One - but only one way - to combat the bedroom tax
One – but only one – of the challenges to the bedroom tax is the minimum size of your smallest bedroom.
Many of the smallest rooms in social housing are less than 70 sq/ft and thus a boxroom rather than a bedroom.
A single bedroom has to be 70 sq/ft or 6.5 sq/m to be classed as a full (1.0) bedroom. If it is 9ft x 7ft then it is 63 sq/ft and just 0.9 of a bedroom.
The size standards are found in the 1985 Housing Act section 326 (and see here for an overview http://www3.westminster.gov.uk/docstores/publications_store/overcrowding%20excerpt.pdf ) which ironically deal with overcrowding and set out the 70 sq/ft issue and also the fact that anything under 50 sq/ft (eg 7ft by 7ft) cannot be deemed as a bedroom at all.
If you have a room which is under these requirements then it cannot be classed as a bedroom and you can legally challenge any under-occupancy judgement that says it is a bedroom.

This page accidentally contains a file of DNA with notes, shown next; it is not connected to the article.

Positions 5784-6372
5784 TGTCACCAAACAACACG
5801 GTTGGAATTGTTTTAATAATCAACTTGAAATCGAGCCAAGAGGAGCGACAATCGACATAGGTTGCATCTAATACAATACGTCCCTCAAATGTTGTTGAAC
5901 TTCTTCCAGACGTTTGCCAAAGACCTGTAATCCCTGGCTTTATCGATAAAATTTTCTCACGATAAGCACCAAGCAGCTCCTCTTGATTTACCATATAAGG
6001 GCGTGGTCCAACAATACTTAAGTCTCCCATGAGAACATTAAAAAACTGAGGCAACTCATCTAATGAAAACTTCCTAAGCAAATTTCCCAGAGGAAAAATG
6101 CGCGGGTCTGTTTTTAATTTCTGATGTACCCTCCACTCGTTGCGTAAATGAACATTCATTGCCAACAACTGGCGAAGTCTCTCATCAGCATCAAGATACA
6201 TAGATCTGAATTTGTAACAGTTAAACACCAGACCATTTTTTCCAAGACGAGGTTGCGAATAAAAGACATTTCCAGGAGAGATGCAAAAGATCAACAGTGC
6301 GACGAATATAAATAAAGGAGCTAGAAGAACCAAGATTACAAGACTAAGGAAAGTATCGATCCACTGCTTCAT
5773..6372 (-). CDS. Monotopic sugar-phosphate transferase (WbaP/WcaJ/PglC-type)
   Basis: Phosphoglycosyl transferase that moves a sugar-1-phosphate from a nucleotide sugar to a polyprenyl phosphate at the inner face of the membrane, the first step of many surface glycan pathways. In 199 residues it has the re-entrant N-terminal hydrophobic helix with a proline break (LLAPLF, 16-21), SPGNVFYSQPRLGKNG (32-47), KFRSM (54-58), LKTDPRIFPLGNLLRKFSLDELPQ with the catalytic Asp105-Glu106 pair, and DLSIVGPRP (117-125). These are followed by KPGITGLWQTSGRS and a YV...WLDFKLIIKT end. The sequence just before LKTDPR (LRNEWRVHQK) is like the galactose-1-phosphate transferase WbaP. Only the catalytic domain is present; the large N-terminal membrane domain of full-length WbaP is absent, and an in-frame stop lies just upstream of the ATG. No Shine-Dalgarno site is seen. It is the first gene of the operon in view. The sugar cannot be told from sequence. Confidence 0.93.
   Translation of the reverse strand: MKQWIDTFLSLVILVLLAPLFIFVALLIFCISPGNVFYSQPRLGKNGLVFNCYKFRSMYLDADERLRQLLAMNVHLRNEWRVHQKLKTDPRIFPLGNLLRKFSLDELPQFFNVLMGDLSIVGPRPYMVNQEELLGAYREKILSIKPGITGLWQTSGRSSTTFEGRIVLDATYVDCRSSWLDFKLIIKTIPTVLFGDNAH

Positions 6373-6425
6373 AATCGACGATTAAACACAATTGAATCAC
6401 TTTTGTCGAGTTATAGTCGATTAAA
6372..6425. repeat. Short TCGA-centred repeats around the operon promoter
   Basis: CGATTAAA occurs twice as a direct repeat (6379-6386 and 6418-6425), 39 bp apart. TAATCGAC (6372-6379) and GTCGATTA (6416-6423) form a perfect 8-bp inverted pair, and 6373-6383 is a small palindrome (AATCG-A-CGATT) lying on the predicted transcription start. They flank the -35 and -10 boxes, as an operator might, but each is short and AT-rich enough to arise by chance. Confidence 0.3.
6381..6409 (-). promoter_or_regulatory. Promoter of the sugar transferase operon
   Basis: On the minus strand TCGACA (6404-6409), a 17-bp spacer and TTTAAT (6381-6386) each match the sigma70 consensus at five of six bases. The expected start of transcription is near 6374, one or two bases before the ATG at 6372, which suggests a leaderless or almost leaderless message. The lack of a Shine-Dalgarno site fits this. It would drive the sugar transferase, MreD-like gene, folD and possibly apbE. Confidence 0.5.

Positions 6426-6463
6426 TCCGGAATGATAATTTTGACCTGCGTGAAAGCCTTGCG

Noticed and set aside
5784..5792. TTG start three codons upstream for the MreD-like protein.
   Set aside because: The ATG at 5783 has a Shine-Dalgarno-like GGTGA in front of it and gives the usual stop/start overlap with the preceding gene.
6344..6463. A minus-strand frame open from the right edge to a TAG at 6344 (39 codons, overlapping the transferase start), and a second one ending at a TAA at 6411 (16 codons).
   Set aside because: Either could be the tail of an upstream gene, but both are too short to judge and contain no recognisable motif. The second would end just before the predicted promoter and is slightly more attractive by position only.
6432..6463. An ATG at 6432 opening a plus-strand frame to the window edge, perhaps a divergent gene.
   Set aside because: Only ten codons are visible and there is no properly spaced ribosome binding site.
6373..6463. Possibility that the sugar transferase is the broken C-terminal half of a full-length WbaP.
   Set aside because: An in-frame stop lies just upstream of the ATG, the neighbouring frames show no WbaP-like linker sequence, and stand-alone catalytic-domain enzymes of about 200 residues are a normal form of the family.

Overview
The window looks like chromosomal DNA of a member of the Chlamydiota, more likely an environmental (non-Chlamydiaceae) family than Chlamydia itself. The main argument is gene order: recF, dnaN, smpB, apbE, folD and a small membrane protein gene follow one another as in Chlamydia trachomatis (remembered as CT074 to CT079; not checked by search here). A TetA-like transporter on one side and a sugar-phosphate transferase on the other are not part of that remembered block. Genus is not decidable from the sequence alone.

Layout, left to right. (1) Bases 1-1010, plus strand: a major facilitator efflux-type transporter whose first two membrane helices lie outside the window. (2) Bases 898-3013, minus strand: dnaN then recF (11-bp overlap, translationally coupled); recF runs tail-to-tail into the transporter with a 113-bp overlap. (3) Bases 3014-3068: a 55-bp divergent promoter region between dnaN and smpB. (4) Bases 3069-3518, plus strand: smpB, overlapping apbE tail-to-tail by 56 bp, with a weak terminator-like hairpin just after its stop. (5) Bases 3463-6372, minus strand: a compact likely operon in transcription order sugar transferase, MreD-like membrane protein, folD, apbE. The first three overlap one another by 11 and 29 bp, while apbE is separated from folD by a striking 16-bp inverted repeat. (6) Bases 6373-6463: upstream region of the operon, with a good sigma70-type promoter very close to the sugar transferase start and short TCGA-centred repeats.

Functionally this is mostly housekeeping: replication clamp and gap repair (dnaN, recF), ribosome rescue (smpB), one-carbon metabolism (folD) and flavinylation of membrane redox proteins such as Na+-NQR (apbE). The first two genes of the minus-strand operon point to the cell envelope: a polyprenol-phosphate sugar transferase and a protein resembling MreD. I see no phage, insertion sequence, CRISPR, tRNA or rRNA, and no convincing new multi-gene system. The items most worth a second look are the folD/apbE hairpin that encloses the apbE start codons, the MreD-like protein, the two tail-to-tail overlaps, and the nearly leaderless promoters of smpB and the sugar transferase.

Again, this is only one way to potentially combat the bedroom tax: the State has a shitty habit of closing down any loopholes that spring-up in its face, as evidenced in a recent workfare ruling.
We argue that it's only tenant solidarity and direct action that will see the working class get the goods.
But, it is worth measuring up your smallest room to see if they are classed as a full bedroom or not.
If you want to read an accessible legal view of this try here - http://nearlylegal.co.uk/blog/2013/02/room-without-review-thoughts-on-tackling-the-bedroom-tax/